September 13th, 2016

Speakers

Reporter, San Francisco Chronicle

Principal, Charles A. Long Properties, LLC

Competition Advisor, Resilient by Design

Science and Environment Reporter, KQED

Executive Director, San Francisco Public Press

Sea Level Rise Planning Consultant

Description 

The reality of higher tides is hard to fathom because we think it happens slowly.  But seas rose about 8 inches during the last century; scientists predict that by 2050 seas in Northern California will have risen nearly a foot. How is the Bay Area preparing for the inevitable?

A recent issue of the San Francisco Public Press took a “deep dive” into the issue, with an eye towards future construction in the Bay Area.  They uncovered nearly thirty major projects, at around $21 billion in development costs, reports editor Michael Stoll.  “These are places where they're going to put housing, commercial developments, strip malls, offices and sports complexes. These are going to be new neighborhoods that have never been inhabited before, and they are going to be with us for generations.”  Google, Microsoft and Facebook are just a few of the high-roller companies planning on a bayfront view. The Commonwealth Club itself will soon be moving to new offices on the Embarcadero, says host Greg Dalton, giving Climate One a “front row seat to sea level rise.”

J.K. Dineen, who covers real estate for the San Francisco Chronicle, says rising waters aren’t in the foreground of planning discussions, which tend to center around historical preservation, affordable housing and open space.  “Sea level rise is something that has been at most major American newspapers covered by the science reporters, not so much the real estate reporters,” he says. As a result, the development market has been slow to take the issue into consideration.  

“Climate change is this sort of overarching cloud over everything.  But in terms of the nitty-gritty and how policy gets made and how plans get developed or rejected, occasionally it's really just kind of like background noise,” Dineen adds.

It’s a gradual story that Lauren Sommer of KQED has covered many times. “We always say that environmental stories don't break, they ooze, right?” says Sommer.  “And that makes it hard for us to kind of find the news hooks.”  

Last winter’s King Tides served as such a news hook, a way to remind the public that climate change is happening.  “El Niño was in effect, and the warmer water expands,” Sommer says, “And so you had this added layer of the King Tide, which has to do with the gravitational alignment of the earth and the moon…if you get a big storm or a windy day you’ve got the added level there of the water.  

“So, I mean, there are these things that I think help the public understand, it's not just about the water slowly rising.  You’ve got these events that can be much more problematic.”

How is the development community responding?  Charles Long, of the non-profit Urban Land Institute, says there’s definite concern, both for new development and existing structures.  Among the over 100 jurisdictions affected, says Long, they’ve seen little cohesiveness or long-range planning.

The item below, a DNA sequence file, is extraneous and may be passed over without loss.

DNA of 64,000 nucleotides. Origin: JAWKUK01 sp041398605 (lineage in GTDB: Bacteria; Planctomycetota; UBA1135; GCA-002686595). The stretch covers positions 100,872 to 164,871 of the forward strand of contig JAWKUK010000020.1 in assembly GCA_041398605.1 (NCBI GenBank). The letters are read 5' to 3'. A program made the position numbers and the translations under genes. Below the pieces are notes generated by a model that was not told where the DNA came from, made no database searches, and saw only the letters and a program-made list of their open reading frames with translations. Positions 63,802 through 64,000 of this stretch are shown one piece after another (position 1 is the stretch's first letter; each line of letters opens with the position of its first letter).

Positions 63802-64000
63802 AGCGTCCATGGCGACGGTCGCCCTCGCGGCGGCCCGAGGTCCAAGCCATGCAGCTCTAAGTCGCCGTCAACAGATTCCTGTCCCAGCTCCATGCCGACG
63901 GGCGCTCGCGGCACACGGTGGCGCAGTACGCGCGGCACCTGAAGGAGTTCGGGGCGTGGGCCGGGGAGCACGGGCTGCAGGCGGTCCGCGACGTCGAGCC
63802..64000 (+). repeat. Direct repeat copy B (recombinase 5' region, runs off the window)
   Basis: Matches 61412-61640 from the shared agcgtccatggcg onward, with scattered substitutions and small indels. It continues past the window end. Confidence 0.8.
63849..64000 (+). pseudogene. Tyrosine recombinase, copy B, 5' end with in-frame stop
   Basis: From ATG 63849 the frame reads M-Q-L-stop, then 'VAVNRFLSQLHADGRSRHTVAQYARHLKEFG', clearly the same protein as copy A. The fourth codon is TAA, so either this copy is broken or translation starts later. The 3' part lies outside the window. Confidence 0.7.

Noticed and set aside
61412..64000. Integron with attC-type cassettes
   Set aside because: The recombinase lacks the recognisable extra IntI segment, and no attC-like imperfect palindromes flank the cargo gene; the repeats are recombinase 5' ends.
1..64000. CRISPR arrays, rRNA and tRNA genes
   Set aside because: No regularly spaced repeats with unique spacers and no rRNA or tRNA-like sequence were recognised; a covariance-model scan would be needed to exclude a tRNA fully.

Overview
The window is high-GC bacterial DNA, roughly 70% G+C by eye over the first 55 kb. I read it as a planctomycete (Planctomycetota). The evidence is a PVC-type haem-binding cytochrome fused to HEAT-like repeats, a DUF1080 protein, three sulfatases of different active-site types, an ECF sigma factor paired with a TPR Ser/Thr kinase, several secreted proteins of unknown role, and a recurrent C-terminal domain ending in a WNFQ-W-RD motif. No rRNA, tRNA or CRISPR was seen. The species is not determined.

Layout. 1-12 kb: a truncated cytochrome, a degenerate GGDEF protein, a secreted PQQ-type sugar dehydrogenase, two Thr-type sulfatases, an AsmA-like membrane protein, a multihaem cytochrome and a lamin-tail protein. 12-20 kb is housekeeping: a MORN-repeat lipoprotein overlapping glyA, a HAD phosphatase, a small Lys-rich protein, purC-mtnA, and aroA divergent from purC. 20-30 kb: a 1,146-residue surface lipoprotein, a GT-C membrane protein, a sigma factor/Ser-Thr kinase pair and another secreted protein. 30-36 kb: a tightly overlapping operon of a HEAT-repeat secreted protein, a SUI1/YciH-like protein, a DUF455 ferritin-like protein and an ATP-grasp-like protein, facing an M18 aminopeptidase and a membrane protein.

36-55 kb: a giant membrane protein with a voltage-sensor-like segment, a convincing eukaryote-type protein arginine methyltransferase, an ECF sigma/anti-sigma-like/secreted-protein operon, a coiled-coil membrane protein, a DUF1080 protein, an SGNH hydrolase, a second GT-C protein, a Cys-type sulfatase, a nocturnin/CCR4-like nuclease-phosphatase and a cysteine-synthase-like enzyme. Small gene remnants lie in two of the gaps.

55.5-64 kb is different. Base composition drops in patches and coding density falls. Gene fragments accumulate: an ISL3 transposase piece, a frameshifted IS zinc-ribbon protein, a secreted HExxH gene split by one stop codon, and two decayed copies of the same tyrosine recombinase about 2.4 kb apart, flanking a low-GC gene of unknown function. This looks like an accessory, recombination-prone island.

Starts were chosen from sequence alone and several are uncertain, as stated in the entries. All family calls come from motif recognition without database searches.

“We need to embed this in the capital planning process for jurisdictions,” he states. “We need to have some regional leadership, which has frankly been absent.  And we need to have some clear standards…we need to identify funding sources that take care of protecting existing development as much as we need to have standards for new development.”

Margie O’Driscoll of Resilient by Design says that public awareness of climate change is growing; people can see the effects.  “They’re seeing creeks overflowing, they’re seeing the water shifting over the Embarcadero, that’s sort of new imagery,” she says. “So people are starting to actually see with their eyes the changes which are happening, here on the planet and here in our Bay Area.”

Resilient by Design is holding an open design contest to come up with solutions. O’Driscoll says the idea is based on a similar competition that was launched in the wake of Superstorm Sandy. “It was an idea that you could actually use design thinking and designers to…work with communities to develop resilient solutions to protect communities which were severely damaged after hurricane Sandy.”  Some of the ideas included restoration of oyster beds and parklands to serve as buffers.

They hope that the competition will generate ideas that will not only protect structures from rising waters and storm surge, but will contribute to the quality of life in those communities.

Everyone will benefit from a forward look, says planning consultant Will Travis, even those who don’t live near the water. “We have an interconnected system; if you think about the Bay, it’s largely surrounded by transportation infrastructure.  It's either BART lines, rail lines, freeways, airport, ports.  So our whole transportation system, which is the whole aerial system that allows us to move around, is all right at the Bay shoreline.  

“So it doesn’t matter where you live; when you have sea level rise it’ll impact you.”

 

Related Links:

San Francisco Public Press: Building on the Bay

San Francisco Sea Level Rise Action Plan

San Francisco Bay Conservation and Development Commission

Urban Land Institute: Tackling Sea Level Rise

Bay Area Resilient by Design Challenge